Here is Lisa demonstrating how to roll out the gum paste and cut it into petal shapes:

 
We made three stamens, 4 x small petals, 5 x medium petals and 7 x large petals.

After veining and wiring the petals (wiring is not for the faint hearted!), you curl the edges using a balling tool - not my friend:

 
After the petals have been dried (we cheated and used a dehydrator for time reasons), you dust the petals and stamens with petal dust for colour and movement:


Then you bind the stamens and petals together using florists' tape: 

 
Et voila - your very own gorgeous peony:

 
While the petals were doing their drying thing in the dehydrator, we cut our commercially made mud cakes into three layers using both a knife and a wire cutter (to see which one suited us best), filled the layers with Over the Top brand buttercream, did a crumb coat, and finally covered the outside of the stacked cake with more buttercream and levelled it out with a scraper (yikes!).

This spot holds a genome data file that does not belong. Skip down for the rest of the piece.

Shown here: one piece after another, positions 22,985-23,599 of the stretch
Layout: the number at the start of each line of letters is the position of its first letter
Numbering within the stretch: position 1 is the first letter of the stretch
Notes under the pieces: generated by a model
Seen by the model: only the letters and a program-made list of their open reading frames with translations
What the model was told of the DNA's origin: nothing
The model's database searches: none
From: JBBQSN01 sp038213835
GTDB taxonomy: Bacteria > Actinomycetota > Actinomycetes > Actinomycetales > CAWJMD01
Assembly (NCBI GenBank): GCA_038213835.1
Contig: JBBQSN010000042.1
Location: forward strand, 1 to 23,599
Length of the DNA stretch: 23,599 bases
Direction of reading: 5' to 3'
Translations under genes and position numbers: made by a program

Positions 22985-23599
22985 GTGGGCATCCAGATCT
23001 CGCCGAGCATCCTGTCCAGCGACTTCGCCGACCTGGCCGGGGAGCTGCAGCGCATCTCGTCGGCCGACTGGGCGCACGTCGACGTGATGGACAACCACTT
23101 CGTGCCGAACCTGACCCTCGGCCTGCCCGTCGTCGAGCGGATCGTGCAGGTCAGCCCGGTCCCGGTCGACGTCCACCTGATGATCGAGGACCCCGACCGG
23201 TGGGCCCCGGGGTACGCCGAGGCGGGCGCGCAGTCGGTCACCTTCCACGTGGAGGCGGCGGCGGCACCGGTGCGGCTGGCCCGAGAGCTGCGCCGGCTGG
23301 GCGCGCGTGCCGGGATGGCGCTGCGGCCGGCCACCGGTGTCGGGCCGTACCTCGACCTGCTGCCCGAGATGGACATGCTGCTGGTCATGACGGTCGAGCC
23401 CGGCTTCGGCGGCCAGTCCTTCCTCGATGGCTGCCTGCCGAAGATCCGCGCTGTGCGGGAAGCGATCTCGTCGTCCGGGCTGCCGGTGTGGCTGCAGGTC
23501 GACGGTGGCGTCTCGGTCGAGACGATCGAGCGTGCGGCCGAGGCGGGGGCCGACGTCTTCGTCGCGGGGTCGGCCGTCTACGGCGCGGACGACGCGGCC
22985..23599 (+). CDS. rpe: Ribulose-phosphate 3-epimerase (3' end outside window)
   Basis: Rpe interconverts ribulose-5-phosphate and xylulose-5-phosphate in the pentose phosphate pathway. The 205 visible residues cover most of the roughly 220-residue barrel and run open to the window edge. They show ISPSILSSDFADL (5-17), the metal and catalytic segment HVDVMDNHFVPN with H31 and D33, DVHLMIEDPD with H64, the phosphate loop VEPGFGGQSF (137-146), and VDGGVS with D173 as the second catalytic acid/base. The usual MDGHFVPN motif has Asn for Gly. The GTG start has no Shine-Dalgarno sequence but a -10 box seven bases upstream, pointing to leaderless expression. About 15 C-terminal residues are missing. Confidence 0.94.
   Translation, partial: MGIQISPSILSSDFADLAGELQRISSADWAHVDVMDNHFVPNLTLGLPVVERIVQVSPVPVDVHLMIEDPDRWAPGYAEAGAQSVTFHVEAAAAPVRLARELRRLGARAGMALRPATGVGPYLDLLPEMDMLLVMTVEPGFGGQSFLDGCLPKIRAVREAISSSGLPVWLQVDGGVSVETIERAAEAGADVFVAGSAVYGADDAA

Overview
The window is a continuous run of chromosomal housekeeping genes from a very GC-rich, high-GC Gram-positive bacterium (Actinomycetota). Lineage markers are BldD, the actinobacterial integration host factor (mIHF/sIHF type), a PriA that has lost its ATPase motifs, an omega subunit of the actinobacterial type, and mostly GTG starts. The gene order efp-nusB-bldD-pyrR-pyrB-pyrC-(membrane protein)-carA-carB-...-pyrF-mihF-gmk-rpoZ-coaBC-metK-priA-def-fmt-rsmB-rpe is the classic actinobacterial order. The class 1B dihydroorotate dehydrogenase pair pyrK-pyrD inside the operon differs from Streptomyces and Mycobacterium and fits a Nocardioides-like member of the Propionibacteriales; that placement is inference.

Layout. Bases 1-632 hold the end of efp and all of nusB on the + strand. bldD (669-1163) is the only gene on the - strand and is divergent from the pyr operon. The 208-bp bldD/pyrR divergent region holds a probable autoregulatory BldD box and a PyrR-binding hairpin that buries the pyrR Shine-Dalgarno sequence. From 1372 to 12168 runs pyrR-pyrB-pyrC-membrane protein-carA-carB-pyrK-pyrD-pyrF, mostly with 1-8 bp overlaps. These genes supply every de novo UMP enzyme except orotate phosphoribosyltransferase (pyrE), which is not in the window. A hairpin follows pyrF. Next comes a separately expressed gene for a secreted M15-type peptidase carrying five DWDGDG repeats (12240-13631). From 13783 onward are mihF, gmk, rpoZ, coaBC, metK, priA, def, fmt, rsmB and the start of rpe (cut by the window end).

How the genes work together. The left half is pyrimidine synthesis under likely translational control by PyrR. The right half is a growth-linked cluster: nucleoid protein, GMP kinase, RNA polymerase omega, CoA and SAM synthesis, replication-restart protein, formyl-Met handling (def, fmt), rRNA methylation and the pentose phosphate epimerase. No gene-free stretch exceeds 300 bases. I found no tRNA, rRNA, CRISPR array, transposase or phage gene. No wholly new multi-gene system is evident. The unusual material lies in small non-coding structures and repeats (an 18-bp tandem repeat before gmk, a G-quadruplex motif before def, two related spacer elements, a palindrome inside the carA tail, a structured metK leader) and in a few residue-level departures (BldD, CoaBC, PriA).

Then we got to be arty again, and painted the deliberate rough rim on our cakes with gold paint (made from gold lustre dust + rose spirit), and carefully brushed some gold leaf onto the sides of our cakes (great for hiding the imperfections): 


Finally, we bent a hook at the end of the wire stem of our peonies and stabbed them into the top of our cakes, like a fairy queen atop a float: 


At the start of the class, I had a few moments where I wondered at the wisdom of putting myself through it all, but at the end, I was very proud of my cake.  It's far from perfect, but it looks very pretty, and I did it myself - under the patient guidance of Lisa.  My colleagues who knew the story behind the cake were very impressed with the end result - and so was I.

65a Charles Street
Seddon VIC
Ph: 9687 2916 
 
(Note that there is also a store in East Balmain in Sydney)

Thursday, May 9, 2019

Peanut Caramel Slice